Honda Odyssey Forum banner

1 - 5 of 5 Posts

·
Registered
Joined
·
12 Posts
Discussion Starter #1
Question: Are there any known shortcuts to get enough room to separate the transmission just enough to remove the drive plate and replace the rear main seal?

My original 2002 Honda Odyssey EX-L transmission now has 136k miles and operating perfectly fine and shifts like new. I drain and refill transmission fluid every other engine oil change using Autozone's Coastal Multi-Vehicle Synthetic Blend ATF (a much less expensive equally rated alternative to Honda's ATF). I have been doing this procedure for about 60k miles ever since I had a tranmissions pressure switch fail – so it must not be harming and must be helping. The ATF when draining has been clean and very few particles are attached to the magnetic drain plug.

My dilemma now is I’ve had an annoying rear main seal leak for the past 2+ years that is getting on my nerves enough that I’m ready to tackle it. I’m tired of pressure washing under than van, cardboard on the garage floor to contain the oil, checking the oil level, being afraid to go on very long trips with it, etc, etc. I had been waiting for the transmission to fail or show signs of failure to justify tearing it all down, but that hasn’t happened yet. I have tried using different brands/types of engine oil (full synthetic, partial synthetic, high mileage, and so forth), stop leak products, replaced the PCV valve, etc; nothing works. Obviously, the leaky seal is not related to my special treatment of the transmission, but given the good condition that I think the transmission is in; I don’t want to replace/rebuild it yet.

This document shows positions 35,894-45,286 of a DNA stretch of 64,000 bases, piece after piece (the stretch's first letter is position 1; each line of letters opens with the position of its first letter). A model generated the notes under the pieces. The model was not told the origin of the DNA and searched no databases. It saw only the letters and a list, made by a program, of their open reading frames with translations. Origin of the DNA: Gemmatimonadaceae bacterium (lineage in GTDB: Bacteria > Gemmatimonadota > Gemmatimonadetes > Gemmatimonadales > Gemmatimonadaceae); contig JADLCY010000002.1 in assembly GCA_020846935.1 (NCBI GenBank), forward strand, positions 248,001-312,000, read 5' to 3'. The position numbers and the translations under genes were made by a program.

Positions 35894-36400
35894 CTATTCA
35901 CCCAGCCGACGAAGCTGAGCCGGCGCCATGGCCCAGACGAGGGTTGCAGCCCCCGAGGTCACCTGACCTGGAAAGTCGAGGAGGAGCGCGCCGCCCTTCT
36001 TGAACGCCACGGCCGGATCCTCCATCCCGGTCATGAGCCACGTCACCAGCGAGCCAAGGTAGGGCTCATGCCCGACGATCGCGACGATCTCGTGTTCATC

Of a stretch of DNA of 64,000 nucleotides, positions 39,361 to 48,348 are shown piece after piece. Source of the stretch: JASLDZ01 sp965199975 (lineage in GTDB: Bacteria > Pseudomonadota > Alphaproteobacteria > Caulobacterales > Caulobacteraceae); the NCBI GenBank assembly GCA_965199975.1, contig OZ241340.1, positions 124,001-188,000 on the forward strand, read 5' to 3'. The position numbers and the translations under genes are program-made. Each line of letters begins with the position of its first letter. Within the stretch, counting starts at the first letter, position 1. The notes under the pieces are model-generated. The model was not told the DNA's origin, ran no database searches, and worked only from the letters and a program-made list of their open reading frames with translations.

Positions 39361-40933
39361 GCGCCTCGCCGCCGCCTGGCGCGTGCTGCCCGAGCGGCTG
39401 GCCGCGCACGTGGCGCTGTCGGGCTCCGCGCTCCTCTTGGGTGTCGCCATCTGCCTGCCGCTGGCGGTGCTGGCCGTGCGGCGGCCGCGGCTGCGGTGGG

I have the Haynes Repair Manual and I simply don’t want to go through the process stated of removing everything from the A/C to the radiator and drop the engine/transmission just to replace a $15 seal.

Are there any known shortcuts to get enough room to separate the transmission just enough to remove the drive plate and replace the seal?

If so, please share details.

I just thought I would ask before I start the huge endeavor.

Thanks for any repsonses.
 

·
Registered
Joined
·
447 Posts
That would be quite a project just to fix a damn leak! I would be thinking about selling it.
A large drip pan or park it on the street won't do it?
Did you try a much thicker oil? like 20w-50 regular oil. Synthetic is usually thinner and flows better at same weight so that's NOT what you want.
 

·
Registered
Joined
·
12 Posts
Discussion Starter #3
I don't owe anything on it - so that is reason enough to keep it. Mechanically, nothing is really wrong with it other than the leak. Drip pan doesn't provide enough coverage - the oil leaks out from the flywheel dust cover and onto the frame, underbody, and exhaust dripping to the ground over a large area. Don't want to park it in the street. I have not tried 20w-50 as I'm worried an oil that thick will not provide proper engine lubrication - causing a much worse problem than I have now. The most annoying thing is when traveling up steep hills the oil runs directly onto the hot exhaust and smolders which causes enough fumes for them to travel in through the cabin ventilation. It kinds of sucks that for those who try to make the tranny last in these; the engine seal ends up going bad before the tranny.
 

·
Registered
Joined
·
447 Posts
What oil weights have you tried? Maybe try a slightly thicker regular oil, like 10w-40.
Other's have reported getting new oil leaks with synthetic.
 

·
Registered
Joined
·
12 Posts
Discussion Starter #5
Actually, I haven’t ever even tried regular 10W-30. I’ve always used synthetic, synthetic blend, or a high mileage formula of 5W-20 or 5W-30 – I live in a cold weather climate so I stick to the 5W – but since I keep it in the garage, probably not too much of an issue. I perform all my own oil changes. Perhaps just a move to a regular 10W-30 will help. I will try that first then move to regular 10W-40, but 20W-50 is too far outside the manufacturer specs of 5W-20 for me.
 
1 - 5 of 5 Posts
Top